Wednesday, July 25, 2007

Harry Potter and The Deathly Hallows

Yes, I have finished the grand finale of J.K. Rowling's epic series! It was worth the read and the journey! The only reasons I had not finished it before now were: 1) my 19-year-old daughter obsconded with it before I could get my grubby paws on it and 2) I do have a life...

J. K. Rowling has been quoted as saying she had basically written the last chapter of the Harry Potter series in 1990 (not to say she had already written the book). After finishing the book at midnight last night (July 24) I must concur there was no other way for her to tie all of the loose ends from the other novels so neatly together unless she already had the end very clearly in mind.

All of the novels mesh together quite nicely in this final episode--but not in some smug or simplistic way. Rowling has proven herself to be an accomplished fantasy / epic / adventure / mystery writer. I remember all of the early accolades comparing her with C. S. Lewis and J. R. R. Tolkien. My response always was: "Sorry, not that good." I had classified the early books as Nancy Drew and the Hardy Boys meet Merlin the Wizard: good, maybe in a sense classics, but not even close to those great literary icons.

I now, unashamedly revise my opinion. While she is still no C. S. Lewis, I would nominate her for an associate or junior membership to The Inklings, that group of literary friends who met on Thursday evenings in a pub to discuss and read from their latest ideas: Tolkien, Lewis, Neville Coghill, W. H. Lewis, John Wain et al. Or at least part of that group I call "The Friends of the Inklings" which include such notables as Dorothy L. Sayers, W.H. Auden, and T.S. Eliot.

I would suggest plenty of tissues when you get to the middle of the book. I knew I would be in trouble when I heard my 19-year-old scream "No! I hate, you Rowling!" I walked in her bedroom to see her in tears! (My reaction was not quite so vehement! While Rowling made me care for her characters, I have a very firm grasp on what is fiction and what is not! Apologies to my daughter.)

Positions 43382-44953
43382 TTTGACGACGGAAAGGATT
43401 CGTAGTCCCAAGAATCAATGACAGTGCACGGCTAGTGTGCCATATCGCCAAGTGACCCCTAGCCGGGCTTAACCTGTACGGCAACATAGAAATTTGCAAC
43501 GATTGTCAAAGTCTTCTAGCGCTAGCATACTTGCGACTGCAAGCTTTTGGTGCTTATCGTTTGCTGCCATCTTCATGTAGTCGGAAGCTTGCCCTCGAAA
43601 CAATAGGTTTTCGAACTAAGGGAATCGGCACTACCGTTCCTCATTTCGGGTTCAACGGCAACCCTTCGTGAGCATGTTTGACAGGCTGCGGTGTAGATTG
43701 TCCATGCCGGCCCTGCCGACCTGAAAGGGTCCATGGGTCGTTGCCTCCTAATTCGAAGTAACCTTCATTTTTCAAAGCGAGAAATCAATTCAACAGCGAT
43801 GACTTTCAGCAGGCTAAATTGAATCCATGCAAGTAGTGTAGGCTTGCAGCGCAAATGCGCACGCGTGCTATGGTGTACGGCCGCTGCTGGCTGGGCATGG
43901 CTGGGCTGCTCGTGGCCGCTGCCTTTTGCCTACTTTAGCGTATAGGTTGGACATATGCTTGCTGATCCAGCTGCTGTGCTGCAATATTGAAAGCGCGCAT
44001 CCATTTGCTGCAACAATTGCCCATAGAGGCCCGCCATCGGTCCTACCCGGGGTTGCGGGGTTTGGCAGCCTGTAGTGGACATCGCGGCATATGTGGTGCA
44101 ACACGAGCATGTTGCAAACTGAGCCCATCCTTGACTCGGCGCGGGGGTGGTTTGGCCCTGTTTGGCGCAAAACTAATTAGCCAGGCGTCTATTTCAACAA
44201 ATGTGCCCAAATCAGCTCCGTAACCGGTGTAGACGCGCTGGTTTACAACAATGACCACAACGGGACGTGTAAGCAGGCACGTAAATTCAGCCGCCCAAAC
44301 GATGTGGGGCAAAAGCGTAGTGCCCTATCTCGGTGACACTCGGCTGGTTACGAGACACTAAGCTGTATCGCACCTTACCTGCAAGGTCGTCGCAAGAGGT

Expect to see a full range of mythic archetypes in this novel: the Hero, the mentor, the gate keeper, the shadow, etc. Be ready to be very surprised--but in a very satisfying way, I think.

While one reviewer described the book as a "hero's quest" (and it is), I think the ultimate theme is redemption. If it is not the ultimate theme, it is certainly a dominant theme.
To those who have a very hard time reconciling their religious views with enjoying a novel about witches and wizards: this novel is 1) classic good vs. evil; 2) portrays and upholds the value of such virtures as loyalty, community, courage, and unselfishness; 3) portrays redemption and self-sacrifice in an incredibly beautiful way that is reminiscent of the gospels--and in fact, I would suggest the gospel story is reflected in the story (perhaps unconsciously on Rowling's part--I don't think so, it's too similar) . I would also suggest this book does not offer an "unrealistic" view of good and evil. Some writers like making the "good" perfect and unencumbered with doubts and even some evil in thier lives while "evil" is so black and sinister there was absolutely no way for redemption. Rowling is no such writer. Her characters are complex and filled with mixed motives.

I recommend the entire series for young adolescents and adults. The last three books are certainly darker and demand more maturity on the readers' part, but they are certainly wonderful books worthy to be read!

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